The Taliban, al Qaeda, the Haqqani Network, Lashkar-e-Taiba, Harakat-ul-Jihad-al-Islami, Harakat-ul-Mujahideen, Lashkar-e-Jhangvi, Harakat-ul-Jihad-al-Islami, and a host of Pakistani jihadi terror groups have joined forces to battle both the Pakistani military in the Northwest Frontier Province and the NATO and Afghan forces in Afghanistan. Al Qaeda has revived its paramilitary army, formerly known as the 055 Brigade and now known as the Lashkar al Zil, or Shadow Army. The Shadow Army contains fighters from each of these terror groups, and trains in camps in the Northwest Frontier Province and the tribal areas.
Lahore attack follows a bloody week in Pakistan
The Taliban, al Qaeda, and allied terror groups have stepped up their attacks on Pakistani security forces nationwide, despite a peace agreement that ceded more than 1/3 of the Northwest Frontier Province to the Taliban.
The assault on the Lahore police academy caps a bloody week of fighting and attacks throughout Pakistan, and was not the only deadly attack against security forces today.
Today in Bannu a suicide car bomber rammed into a military convoy, killing four soldiers and wounding several others. The suicide attack marks the ninth this month and puts the Taliban on pace to exceed last year’s total of 61 suicide attacks.
Yesterday, a Taliban unit surrounded a police outpost in Khyber and took 12 policemen hostage. On March 28, Pakistani security forces claimed they killed 26 Taliban fighters during an operation in Mohmand, a region they claimed was secured and Taliban-free just four weeks ago.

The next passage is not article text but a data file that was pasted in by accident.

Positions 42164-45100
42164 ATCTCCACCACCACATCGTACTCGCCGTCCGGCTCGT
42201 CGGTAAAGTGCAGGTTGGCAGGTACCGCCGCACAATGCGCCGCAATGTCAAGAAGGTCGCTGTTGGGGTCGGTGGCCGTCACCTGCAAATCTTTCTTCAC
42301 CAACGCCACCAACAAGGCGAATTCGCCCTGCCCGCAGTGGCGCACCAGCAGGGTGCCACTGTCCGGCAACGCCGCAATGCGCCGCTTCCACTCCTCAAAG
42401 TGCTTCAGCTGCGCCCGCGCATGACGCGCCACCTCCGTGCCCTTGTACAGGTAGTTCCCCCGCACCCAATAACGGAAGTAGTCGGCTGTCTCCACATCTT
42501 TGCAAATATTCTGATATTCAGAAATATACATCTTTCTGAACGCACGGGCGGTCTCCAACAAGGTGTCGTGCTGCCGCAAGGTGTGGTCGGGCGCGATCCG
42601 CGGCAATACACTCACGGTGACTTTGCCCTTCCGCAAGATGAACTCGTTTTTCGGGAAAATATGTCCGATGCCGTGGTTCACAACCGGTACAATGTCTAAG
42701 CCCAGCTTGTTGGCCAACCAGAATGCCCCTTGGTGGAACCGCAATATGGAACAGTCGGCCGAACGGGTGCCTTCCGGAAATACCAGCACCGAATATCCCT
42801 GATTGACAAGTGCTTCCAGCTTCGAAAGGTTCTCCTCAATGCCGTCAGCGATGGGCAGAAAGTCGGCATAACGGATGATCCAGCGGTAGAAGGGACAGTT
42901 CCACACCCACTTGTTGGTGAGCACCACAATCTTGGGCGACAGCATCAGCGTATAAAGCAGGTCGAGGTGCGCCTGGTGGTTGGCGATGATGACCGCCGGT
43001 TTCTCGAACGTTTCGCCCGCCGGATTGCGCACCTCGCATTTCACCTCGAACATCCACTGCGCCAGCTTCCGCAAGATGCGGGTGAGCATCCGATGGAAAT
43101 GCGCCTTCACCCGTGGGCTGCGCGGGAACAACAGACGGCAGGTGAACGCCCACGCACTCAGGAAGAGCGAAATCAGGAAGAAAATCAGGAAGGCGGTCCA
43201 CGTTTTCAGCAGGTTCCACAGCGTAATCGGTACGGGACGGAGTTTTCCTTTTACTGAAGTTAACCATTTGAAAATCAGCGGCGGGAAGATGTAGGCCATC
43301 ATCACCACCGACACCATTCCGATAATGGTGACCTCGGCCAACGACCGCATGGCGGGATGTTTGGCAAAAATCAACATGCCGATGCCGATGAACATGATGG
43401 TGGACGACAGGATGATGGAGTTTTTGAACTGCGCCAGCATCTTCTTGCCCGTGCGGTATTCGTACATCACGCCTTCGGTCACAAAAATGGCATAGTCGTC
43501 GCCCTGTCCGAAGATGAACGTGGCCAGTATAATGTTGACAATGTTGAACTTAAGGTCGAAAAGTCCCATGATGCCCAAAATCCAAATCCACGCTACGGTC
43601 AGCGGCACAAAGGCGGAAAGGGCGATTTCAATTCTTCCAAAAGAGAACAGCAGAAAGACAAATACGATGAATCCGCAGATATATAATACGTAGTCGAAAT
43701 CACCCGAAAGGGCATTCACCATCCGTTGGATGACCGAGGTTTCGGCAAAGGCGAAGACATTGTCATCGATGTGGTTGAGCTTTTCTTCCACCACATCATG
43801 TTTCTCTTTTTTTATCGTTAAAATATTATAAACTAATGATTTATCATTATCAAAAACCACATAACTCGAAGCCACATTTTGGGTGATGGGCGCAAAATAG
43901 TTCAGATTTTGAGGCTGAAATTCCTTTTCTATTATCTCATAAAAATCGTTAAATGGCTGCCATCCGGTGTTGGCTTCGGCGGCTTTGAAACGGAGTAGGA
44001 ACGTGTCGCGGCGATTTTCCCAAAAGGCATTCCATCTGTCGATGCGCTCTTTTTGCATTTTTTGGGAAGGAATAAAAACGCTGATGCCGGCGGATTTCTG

On March 28, a large Taliban force attacked a trucking terminal outside Peshawar and destroyed NATO vehicles and equipment.
On March 27, the Taliban temporarily shut down NATO’s supply route into Afghanistan after destroying a bridge in Khyber. That same day, a suicide bomber killed more than 70 Pakistanis after detonating in the middle of a mosque.
In the past, al Qaeda leaders Osama bin Laden and Ayman al Zawahiri and spokesman and ideologue Abu Yahya al Libi have advocated for Pakistanis to revolt against the state and overthrow the government. The al Qaeda leaders have urged the military to turn on the government and join the jihad.
Information in this report was compiled from reports at AFP, The Times of India, Geo News, and the Associate Press
Are you a dedicated reader of FDD's Long War Journal? Has our research benefitted you or your team over the years? Support our independent reporting and analysis today by considering a one-time or monthly donation. Thanks for reading! You can make a tax-deductible donation here.